How the cinematic act of passing embodied, exacerbated, and sometimes alleviated American fears
About the author
N. Megan Kelley is an independent scholar with a PhD in American history from York University.
Meticulously researched, vividly written, and amply illustrated with crisp digital frame enlargements, N. Megan Kelley's Projections of Passing takes the reader through the facets of collective angst that classic Cold War Hollywood problem films so lavishly represented. Racial passing and civil rights, homosexuality, gender ambiguity and changing roles of masculinity and femininity, and Communist and extraterrestrial infiltration?all add up to worries about identity, authenticity, performance, and the gnawing question of whether the notion of normalcy in an age of conformity was an illusion.
Werner Sollors, author of Neither Black Nor White Yet Both: Thematic Explorations of Interracial Literature and coeditor of A New Literary History of America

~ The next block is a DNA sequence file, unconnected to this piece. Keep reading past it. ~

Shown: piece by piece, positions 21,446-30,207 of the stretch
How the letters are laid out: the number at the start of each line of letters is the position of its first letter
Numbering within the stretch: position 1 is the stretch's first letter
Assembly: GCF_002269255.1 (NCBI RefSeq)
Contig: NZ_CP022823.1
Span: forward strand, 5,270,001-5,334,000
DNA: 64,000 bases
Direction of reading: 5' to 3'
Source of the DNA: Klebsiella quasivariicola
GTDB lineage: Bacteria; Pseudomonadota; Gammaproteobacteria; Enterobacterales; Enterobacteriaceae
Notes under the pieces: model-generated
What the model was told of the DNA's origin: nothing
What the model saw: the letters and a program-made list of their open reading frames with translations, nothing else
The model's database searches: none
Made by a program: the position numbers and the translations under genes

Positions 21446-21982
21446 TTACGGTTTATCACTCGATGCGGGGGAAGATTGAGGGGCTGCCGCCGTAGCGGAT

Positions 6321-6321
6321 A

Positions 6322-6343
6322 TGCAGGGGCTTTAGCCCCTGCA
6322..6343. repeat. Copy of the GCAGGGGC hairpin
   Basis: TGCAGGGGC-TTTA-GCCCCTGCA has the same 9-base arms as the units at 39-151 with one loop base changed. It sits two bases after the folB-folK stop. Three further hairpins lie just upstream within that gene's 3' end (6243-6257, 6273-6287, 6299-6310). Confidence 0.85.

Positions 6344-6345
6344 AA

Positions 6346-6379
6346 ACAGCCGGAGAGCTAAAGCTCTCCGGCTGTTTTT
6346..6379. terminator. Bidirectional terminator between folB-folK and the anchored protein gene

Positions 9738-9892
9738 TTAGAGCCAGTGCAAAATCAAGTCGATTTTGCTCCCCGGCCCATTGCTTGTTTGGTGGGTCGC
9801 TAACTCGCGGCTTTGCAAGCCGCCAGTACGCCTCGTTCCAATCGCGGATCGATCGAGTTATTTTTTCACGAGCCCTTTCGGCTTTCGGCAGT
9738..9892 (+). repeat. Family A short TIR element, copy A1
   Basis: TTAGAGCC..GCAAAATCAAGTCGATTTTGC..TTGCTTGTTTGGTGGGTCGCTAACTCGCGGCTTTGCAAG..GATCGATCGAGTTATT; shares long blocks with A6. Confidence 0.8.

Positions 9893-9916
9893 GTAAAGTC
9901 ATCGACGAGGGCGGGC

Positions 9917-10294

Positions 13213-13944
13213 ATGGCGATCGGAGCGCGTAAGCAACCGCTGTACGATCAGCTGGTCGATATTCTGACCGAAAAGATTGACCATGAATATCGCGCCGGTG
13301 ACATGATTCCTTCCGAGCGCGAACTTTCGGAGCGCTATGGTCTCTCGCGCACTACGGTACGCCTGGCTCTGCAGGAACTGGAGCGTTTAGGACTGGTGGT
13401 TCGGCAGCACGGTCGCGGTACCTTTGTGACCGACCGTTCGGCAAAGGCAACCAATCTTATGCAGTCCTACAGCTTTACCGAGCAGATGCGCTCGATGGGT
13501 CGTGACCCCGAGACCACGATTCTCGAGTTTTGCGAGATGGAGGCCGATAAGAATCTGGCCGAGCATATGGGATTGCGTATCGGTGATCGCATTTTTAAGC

What's most impressive here is the historical sweep of this volume, which deals not with a closed set of films, but makes new discoveries in cinema history by crossing through artificial genre boundaries to create a series of new and revealing connections between different forms of cinema. This is not only a completely new way of looking at the concept of “passing? in cinema studies, but it is also a lively, accessible text which will be useful not only in the classroom, but also as recreational reading. Anyone who is interested in the history of motion pictures and in the social changes they mirror and create will be fascinated by this book. The research alone is prodigious?truly stunning, reflecting many, many hours in the archives and in the writing of the finished project. This is a fresh, original, and absolutely riveting book.
Gwendolyn Audrey Foster, professor of film studies and author of numerous volumes